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Toronto-Dominion Bank Is Simply the Best — Better Than All the Rest

Of the largest Canadian banks which have reported earnings, Toronto-Dominion Bank (TSX:TD)(NYSE:TD) has beaten expectations by the widest margin, pushing shares of the financial institution more than 3% higher in early trading on news of a massive earnings beat in its Q3 2017 earnings release on Thursday. According to a number of analysts, including RBC analyst Darko Mihelic, TD’s performance in Q3 2017 was simply the best among its peers, leading to the sharp increase in the company’s share price Thursday morning.

Earnings

TD reported an earnings per share (EPS) increase of more than 17% year over year, reflecting strong operating performance in the company’s Canadian and U.S. business segments. In addition to reporting EPS of $1.46 compared to $1.24 last year, the lender also reported retail net income growth of 14% year over year in both Canada and the U.S.

In Canada, retail sales increased to $1.7 billion, while its U.S. divisions saw retail sales increase to more than $900 million, representing strong profit growth in a U.S. segment which has traditionally grown at a slower rate than in Canada in recent years.

Multinational approach a hit for investors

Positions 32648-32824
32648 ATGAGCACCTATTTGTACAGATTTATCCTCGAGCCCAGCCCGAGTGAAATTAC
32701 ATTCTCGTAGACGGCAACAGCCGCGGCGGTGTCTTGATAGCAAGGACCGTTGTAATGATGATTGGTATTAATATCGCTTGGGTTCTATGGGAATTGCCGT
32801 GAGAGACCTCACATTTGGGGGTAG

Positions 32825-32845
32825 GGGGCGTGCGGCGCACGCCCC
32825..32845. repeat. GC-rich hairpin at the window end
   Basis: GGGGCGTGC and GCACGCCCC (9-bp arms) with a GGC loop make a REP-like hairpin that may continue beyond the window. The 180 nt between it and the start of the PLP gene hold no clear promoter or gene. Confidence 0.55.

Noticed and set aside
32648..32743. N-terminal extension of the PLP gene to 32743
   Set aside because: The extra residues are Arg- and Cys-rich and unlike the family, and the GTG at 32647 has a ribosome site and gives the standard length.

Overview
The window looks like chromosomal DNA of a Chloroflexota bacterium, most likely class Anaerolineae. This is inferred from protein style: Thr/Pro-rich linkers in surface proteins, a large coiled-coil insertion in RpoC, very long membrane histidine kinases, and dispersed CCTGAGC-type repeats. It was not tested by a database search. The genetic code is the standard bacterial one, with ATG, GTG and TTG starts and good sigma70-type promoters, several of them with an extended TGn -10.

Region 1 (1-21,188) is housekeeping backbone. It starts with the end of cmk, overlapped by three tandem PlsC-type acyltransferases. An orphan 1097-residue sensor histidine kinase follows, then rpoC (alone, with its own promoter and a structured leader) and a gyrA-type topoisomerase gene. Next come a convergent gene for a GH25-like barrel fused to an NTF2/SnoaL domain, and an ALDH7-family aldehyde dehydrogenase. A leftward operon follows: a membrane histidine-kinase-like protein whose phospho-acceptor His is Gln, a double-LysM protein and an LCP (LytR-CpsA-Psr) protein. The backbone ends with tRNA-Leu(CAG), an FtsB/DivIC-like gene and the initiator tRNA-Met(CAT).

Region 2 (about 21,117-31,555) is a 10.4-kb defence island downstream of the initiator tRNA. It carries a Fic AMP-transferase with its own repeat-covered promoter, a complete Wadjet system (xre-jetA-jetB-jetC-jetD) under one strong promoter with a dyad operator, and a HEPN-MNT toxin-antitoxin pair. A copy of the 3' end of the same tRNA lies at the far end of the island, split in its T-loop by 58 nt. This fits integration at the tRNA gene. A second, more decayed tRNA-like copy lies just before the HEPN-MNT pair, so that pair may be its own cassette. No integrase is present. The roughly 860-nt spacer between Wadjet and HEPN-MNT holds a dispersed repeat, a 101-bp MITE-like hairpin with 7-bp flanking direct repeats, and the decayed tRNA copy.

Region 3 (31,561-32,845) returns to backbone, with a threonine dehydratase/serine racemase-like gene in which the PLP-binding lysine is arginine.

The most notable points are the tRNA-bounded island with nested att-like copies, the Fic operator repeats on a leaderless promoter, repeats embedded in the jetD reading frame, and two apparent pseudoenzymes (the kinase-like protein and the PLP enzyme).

Perhaps one of the key points to underscore with TD’s recent earnings release is the fact that the second-largest lender in Canada is growing appreciably better (more profitably and on a larger scale) than its Canadian counterparts in the U.S. market; this has eluded the vast majority of TD’s peers, which have generally taken an acquisition-heavy growth model in recent years in contrast to TD’s more organic retail growth approach, which has continued to serve TD’s shareholder base well.

TD’s earnings growth in the U.S. market is notable, making up a significant percentage of its overall net income in comparison to the vast majority of Canadian banks that see the lion’s share of revenue and net income driven solely by the Canadian market. From a diversification standpoint, TD’s current situation is enviable.

Share-buyback program also a hit

Another key focal point for investors looking at what was announced by TD in its Q3 earnings release is the announcement of a share-buyback program aimed at reducing the company’s overall share count by nearly 2% (or 35 million shares), taking a unique approach to returning value to shareholders than merely increasing its dividend — something most of its peers had done during this past quarter’s earnings season.

While TD has the lowest dividend yield of the “Big Five” Canadian banks, the announced share-repurchase program has turned out to be a big hit with investors, as long-term investors will enjoy the fact that TD’s shares are likely to increase at a faster rate in terms of capital appreciation over time, providing a nice mix of yield and capital appreciation over the long term.

Bottom line

TD remains my top pick in the Canadian financials space due to the diversification and profitability provided by the bank’s retail operations, as well as the company’s unique take on returning value to shareholders in the form of share buybacks as well as dividend distributions. I expect TD to continue to outperform its peers in the medium to long term and remain bullish on this bank’s prospects relative to its peers moving forward.

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Chris MacDonald has no position in any stocks mentioned in this article.

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